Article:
“Bagels and Brooklyn go hand in hand,” says Marty Rosenblatt in the opening voiceover of a 1979 video showing how those magical New York bagels get made. “These people in the Midwest, they wouldn’t know a bagel from a donut,” he adds. “The only reason they ever saw a bagel is one fell off a truck.”
The charming—and surprisingly informative—archival video, which was restored by the Brooklyn Public Library, goes behind the scenes in the early morning at a bagel shop as a bunch of guys with mustaches handmake the day’s bagels.
“There’s something in the water,” one of them says by way of explanation while describing the distinctive taste of New York bagels (which are vastly different than, say, Montreal bagels). It also could be the salt, which we see features prominently on the ingredient list.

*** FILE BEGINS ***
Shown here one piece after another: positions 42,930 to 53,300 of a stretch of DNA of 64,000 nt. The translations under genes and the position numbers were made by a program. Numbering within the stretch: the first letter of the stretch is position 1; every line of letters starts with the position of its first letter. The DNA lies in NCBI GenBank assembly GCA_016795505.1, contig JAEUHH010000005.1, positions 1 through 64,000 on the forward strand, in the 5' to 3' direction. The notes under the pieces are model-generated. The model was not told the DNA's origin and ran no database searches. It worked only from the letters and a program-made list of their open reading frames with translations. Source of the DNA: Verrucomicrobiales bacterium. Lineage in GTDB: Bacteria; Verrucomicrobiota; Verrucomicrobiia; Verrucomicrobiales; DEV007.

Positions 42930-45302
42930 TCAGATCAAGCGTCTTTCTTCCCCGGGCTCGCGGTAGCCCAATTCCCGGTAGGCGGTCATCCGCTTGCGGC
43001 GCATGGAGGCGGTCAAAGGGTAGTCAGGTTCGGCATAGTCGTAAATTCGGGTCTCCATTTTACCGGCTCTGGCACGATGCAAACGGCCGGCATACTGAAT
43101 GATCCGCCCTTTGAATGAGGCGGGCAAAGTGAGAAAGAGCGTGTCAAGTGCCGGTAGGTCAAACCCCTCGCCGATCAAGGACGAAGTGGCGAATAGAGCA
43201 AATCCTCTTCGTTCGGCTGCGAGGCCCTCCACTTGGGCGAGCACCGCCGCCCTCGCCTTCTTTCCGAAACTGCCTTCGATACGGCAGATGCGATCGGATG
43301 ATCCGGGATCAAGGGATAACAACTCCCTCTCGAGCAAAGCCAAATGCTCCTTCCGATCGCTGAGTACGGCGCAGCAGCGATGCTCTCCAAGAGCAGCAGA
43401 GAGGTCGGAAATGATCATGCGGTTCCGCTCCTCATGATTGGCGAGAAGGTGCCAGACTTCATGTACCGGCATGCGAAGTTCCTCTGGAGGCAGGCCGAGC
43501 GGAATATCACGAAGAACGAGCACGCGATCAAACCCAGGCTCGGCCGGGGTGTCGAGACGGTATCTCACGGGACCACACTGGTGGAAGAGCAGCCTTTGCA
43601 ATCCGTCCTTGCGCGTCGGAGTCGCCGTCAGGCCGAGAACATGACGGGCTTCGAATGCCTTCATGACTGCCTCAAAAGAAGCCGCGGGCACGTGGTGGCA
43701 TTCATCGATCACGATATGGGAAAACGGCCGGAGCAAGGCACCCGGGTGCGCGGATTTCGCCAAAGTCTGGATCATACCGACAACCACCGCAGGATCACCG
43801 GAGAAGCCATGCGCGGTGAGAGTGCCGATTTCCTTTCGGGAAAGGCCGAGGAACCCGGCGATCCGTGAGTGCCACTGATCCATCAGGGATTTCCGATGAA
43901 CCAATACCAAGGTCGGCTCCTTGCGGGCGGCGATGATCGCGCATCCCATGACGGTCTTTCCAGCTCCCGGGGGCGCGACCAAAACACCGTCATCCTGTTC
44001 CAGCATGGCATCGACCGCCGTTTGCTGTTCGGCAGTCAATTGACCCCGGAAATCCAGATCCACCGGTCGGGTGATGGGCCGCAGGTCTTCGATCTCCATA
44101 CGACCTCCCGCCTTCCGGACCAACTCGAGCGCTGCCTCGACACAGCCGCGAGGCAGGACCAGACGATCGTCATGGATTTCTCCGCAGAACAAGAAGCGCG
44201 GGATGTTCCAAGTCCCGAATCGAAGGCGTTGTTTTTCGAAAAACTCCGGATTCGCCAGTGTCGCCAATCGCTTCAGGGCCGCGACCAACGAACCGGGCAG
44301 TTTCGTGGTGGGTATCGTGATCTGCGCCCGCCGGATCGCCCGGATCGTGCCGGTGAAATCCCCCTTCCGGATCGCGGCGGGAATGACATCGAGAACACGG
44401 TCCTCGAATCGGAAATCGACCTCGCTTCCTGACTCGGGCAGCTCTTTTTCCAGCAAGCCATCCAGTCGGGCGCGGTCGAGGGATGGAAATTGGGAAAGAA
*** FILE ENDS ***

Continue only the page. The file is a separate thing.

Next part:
“It’s good for any type of epidemic that ever happens in Brooklyn,” Rosenblatt says at the end of the video, explaining that bagels can even fix a flat tire in a pinch. “Have a dozen bagels and you’re safe.”
While some things certainly have changed since 1979 (like health department requirements for food workers, for example), many New York establishments still make their bagels by hand. To them, we say dayenu. (And we’ll have a sesame bagel with scallion cream cheese, please.)
Stephanie Butnick is deputy editor of Tablet Magazine and a host of the Unorthodox podcast.